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In today’s politically polarized environment, late night political comedy is often caustic and personal when aimed at elected officials. But do older and more gentle forms of political comedy still appeal to modern audiences? With this question in mind, Brian Calfano and Lori Han tested a series of political jokes with survey audiences. Those surveyed responded most favorably to Johnny Carson’s style of political humor of the 1970s, compared to modern day ‘Late Night’ humor. 

Television comedy is certainly now more caustic than when Johnny Carson (host of The Tonight Show from 1962-1992) was king of the genre. Certainly, during Trump’s tenure, late night network comedy directed towards the president was often intense and deeply personal. But even if one finds merit in this form of political comedy, do audiences? The answer seems to depend on the audience in question. Partisanship and the difference in left/right political psychologies matter as much in the appraisal of what’s funny as does the proliferation of television offerings. The bottom line today is that an audience exists for just about any form of political comedy or commentary. Well, any form except maybe one.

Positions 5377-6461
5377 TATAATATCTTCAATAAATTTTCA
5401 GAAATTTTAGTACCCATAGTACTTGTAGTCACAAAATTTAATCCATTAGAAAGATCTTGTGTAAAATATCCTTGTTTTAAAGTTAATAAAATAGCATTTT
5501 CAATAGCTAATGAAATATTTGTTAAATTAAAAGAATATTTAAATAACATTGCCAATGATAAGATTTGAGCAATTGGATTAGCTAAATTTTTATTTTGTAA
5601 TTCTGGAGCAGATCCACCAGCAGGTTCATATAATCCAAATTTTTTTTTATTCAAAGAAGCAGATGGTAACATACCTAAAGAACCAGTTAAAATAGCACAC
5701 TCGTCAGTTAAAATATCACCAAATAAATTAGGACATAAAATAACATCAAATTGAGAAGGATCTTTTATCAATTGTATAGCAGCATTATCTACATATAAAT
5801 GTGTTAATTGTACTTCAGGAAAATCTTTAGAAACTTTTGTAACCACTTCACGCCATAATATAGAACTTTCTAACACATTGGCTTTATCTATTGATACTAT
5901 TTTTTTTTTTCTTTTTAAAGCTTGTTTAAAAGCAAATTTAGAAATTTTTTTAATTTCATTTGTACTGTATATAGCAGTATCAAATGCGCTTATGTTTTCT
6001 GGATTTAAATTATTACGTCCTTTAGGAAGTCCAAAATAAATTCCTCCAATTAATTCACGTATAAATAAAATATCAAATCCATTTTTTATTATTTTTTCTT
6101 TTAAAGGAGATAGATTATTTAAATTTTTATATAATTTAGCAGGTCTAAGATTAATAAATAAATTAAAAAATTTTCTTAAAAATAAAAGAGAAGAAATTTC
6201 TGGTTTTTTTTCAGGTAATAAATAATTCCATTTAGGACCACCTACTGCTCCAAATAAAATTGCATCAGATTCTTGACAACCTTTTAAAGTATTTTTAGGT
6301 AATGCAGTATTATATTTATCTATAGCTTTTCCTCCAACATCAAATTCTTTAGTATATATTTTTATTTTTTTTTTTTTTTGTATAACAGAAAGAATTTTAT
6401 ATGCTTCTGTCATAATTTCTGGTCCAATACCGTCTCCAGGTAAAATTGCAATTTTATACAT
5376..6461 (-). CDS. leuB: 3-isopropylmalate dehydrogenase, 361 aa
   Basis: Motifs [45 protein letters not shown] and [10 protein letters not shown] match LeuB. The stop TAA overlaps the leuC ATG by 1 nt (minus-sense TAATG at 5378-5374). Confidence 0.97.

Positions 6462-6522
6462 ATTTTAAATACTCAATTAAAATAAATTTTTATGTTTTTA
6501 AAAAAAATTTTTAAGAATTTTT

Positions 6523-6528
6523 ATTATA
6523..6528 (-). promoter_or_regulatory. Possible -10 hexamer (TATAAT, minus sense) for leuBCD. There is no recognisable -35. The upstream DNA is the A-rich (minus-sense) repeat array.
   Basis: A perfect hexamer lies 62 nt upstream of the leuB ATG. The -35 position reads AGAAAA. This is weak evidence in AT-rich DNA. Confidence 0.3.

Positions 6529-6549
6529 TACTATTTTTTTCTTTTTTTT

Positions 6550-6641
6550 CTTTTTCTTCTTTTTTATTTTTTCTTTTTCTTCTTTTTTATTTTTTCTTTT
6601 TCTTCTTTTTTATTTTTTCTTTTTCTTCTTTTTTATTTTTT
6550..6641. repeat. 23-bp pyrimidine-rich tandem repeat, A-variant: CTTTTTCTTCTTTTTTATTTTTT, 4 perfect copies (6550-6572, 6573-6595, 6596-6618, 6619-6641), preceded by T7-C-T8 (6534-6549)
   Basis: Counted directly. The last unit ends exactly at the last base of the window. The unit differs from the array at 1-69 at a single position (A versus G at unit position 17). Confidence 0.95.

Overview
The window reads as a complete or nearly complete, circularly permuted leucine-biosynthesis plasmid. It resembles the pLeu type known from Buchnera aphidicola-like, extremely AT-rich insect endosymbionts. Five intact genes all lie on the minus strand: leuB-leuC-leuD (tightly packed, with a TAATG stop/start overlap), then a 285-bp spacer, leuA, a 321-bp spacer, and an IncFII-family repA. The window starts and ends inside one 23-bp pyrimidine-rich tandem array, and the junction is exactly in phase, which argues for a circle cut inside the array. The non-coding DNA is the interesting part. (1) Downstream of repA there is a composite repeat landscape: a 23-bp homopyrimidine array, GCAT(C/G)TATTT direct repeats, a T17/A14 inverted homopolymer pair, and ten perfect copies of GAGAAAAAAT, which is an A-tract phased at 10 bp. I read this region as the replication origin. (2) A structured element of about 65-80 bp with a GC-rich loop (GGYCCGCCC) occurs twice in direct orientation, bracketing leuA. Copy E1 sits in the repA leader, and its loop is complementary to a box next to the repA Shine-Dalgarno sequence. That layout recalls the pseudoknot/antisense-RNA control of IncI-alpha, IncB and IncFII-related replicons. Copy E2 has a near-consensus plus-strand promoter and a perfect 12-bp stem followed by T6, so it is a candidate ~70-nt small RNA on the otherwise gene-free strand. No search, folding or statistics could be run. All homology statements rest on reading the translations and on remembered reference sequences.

Johnny Carson’s comedic style has gone out of style in the constellation of television shows offering comment on contemporary politics. The broadcast era economics that encouraged moderation in poking fun at political figures no longer make sense for satisfying the comedic cravings of small, ideologically slanted audiences. Seeking a return to Carson’s kingdom of gentler style, therefore, seems like misplaced nostalgia (and certainly not good business for network programmers). But this is discouraging. Are we now incapable of even laughing together at the politicians who need our collective approval to wield power?

How to audiences respond to 20th century comedic political commentary in 2022?